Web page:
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​​​A Fish Rots From the Head Down

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​"No organization is squeaky clean," notes Betty McPhilimy, retired chief audit executive at Northwestern University in Lake Forest, Ill. "But if leadership is suspect, as far as not doing the right thing or only doing it when people are watching, the organization tends to take on the culture at the top." Harassment mitigation "can't play out at a manager level," she emphasizes. "It's got to be the same up and down. If not, your shield has a bunch of cracks in it."

That's why so many president-level executives resign amid harassment scandals: Organizations need substantive visual change, even if no one ever proves the executives knew what was happening. "Everyone generally realizes it's difficult to know what's going on at every single desk," McPhilimy says. "But that's what controls are for." And if the allegations concern more than a one-time incident, people assume that's how the organization runs — so "if you put in new leaders, people feel vindicated and you don't taint the new leaders with the sins of the past."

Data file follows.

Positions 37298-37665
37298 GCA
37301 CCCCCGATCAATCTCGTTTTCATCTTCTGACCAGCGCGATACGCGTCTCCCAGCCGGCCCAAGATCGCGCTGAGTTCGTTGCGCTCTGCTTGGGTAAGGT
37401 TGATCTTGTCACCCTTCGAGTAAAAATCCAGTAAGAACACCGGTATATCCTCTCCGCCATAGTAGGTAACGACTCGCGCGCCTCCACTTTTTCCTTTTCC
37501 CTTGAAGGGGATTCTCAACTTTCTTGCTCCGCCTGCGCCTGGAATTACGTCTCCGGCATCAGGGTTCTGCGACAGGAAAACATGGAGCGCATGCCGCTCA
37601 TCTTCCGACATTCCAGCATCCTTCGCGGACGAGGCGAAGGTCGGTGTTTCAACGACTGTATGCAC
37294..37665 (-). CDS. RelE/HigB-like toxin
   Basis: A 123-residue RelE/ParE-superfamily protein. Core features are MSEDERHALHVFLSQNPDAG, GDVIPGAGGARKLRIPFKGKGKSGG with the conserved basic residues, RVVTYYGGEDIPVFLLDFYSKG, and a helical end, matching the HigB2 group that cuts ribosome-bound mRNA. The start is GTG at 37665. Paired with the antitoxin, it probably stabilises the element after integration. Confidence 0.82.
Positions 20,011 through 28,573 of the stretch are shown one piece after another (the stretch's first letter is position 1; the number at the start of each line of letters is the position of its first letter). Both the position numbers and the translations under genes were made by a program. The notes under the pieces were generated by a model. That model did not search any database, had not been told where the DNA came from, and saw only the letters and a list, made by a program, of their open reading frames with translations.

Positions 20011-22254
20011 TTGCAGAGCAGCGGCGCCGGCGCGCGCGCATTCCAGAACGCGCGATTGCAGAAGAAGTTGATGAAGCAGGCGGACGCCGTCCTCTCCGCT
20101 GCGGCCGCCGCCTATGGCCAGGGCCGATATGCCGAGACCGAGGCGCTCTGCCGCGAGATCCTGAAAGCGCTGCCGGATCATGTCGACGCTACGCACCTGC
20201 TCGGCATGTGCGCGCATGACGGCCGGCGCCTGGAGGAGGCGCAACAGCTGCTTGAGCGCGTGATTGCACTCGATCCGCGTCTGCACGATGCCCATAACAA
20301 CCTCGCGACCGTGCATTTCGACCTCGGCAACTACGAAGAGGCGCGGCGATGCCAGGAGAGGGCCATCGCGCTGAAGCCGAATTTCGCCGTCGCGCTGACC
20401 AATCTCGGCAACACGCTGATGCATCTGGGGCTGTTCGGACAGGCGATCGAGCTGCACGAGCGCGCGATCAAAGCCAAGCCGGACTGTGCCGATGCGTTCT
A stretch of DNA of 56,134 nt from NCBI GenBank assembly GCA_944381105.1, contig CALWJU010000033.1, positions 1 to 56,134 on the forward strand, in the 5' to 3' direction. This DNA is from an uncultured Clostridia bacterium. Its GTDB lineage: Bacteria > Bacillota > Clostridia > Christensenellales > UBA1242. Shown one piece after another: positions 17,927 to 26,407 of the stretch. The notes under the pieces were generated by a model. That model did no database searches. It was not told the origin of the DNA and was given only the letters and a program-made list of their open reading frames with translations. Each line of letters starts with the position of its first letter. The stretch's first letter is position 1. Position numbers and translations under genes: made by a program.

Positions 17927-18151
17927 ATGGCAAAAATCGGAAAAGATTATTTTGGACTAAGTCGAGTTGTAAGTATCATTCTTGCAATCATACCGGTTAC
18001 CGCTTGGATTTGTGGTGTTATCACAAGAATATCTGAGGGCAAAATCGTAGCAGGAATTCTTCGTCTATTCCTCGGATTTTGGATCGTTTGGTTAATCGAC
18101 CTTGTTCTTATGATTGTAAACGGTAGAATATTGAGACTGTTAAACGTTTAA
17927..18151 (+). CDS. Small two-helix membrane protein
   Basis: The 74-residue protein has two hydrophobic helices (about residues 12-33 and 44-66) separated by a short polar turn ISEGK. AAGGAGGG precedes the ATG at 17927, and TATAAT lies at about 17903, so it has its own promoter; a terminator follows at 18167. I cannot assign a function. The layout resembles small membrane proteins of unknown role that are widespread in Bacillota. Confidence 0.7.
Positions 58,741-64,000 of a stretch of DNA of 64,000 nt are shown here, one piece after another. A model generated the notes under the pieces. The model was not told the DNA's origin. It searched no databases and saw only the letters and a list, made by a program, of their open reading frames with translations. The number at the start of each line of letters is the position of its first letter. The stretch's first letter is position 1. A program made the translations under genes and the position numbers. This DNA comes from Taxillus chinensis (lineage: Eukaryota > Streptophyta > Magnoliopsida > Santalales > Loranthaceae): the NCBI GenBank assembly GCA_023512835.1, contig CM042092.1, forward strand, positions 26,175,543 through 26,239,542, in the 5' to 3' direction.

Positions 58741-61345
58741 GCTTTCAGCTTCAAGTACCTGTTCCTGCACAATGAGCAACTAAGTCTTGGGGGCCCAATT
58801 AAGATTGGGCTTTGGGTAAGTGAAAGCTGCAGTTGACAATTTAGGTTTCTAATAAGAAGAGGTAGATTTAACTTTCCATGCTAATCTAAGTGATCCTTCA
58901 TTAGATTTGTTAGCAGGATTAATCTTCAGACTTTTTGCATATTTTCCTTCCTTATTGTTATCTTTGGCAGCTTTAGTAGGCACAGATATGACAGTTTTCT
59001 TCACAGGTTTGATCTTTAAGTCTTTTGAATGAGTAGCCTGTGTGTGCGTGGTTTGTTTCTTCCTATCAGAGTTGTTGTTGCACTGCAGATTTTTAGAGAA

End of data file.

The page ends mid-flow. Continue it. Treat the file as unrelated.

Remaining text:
For the accused, there's no "innocent until proven guilty" in civil suits, explains Brian Koegle, a partner in the employment and labor law department of the Los Angeles office of Poole & Shaffery LLP. "The presumption of innocence is a construct of criminal law," he says. You're not found "guilty" in a civil case, you're found "liable," and your burden of proof is 50 percent plus one. He adds, "I would argue that in this climate, you're presumed guilty. If someone had the fortitude to come forward with a claim of harassment, juries are primed to believe that person is telling the truth." Particularly when numerous accusers come forward and social media rapidly publicizes accusations.

Russell A. Jackson
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Russell A. JacksonRussell A. Jackson<p>Russell A. Jackson is a freelance writer based in West Hollywood, Calif.​</p>


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